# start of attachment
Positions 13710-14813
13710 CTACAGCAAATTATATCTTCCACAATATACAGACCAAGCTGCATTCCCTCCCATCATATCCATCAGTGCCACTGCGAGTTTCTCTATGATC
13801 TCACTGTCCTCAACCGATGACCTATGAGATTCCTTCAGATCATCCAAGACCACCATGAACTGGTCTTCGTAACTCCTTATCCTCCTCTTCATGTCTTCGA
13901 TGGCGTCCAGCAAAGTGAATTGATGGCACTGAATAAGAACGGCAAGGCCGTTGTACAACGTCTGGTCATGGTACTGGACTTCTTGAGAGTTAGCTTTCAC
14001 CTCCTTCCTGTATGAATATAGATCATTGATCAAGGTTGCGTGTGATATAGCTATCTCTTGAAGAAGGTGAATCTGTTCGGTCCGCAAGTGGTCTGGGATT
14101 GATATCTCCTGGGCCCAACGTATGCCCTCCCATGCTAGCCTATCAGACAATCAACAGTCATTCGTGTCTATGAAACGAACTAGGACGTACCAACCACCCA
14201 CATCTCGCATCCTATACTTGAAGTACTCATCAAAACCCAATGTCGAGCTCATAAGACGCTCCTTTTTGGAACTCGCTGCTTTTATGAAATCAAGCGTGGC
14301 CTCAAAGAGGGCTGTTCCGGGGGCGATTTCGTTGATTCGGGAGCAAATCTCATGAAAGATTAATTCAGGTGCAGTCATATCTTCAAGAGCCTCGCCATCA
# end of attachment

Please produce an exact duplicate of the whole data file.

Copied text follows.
Positions 13710-14813
13710 CTACAGCAAATTATATCTTCCACAATATACAGACCAAGCTGCATTCCCTCCCATCATATCCATCAGTGCCACTGCGAGTTTCTCTATGATC
13801 TCACTGTCCTCAACCGATGACCTATGAGATTCCTTCAGATCATCCAAGACCACCATGAACTGGTCTTCGTAACTCCTTATCCTCCTCTTCATGTCTTCGA
13901 TGGCGTCCAGCAAAGTGAATTGATGGCACTGAATAAGAACGGCAAGGCCGTTGTACAACGTCTGGTCATGGTACTGGACTTCTTGAGAGTTAGCTTTCAC
14001 CTCCTTCCTGTATGAATATAGATCATTGATCAAGGTTGCGTGTGATATAGCTATCTCTTGAAGAAGGTGAATCTGTTCGGTCCGCAAGTGGTCTGGGATT
14101 GATATCTCCTGGGCCCAACGTATGCCCTCCCATGCTAGCCTATCAGACAATCAACAGTCATTCGTGTCTATGAAACGAACTAGGACGTACCAACCACCCA
14201 CATCTCGCATCCTATACTTGAAGTACTCATCAAAACCCAATGTCGAGCTCATAAGACGCTCCTTTTTGGAACTCGCTGCTTTTATGAAATCAAGCGTGGC
14301 CTCAAAGAGGGCTGTTCCGGGGGCGATTTCGTTGATTCGGGAGCAAATCTCATGAAAGATTAATTCAGGTGCAGTCATATCTTCAAGAGCCTCGCCATCA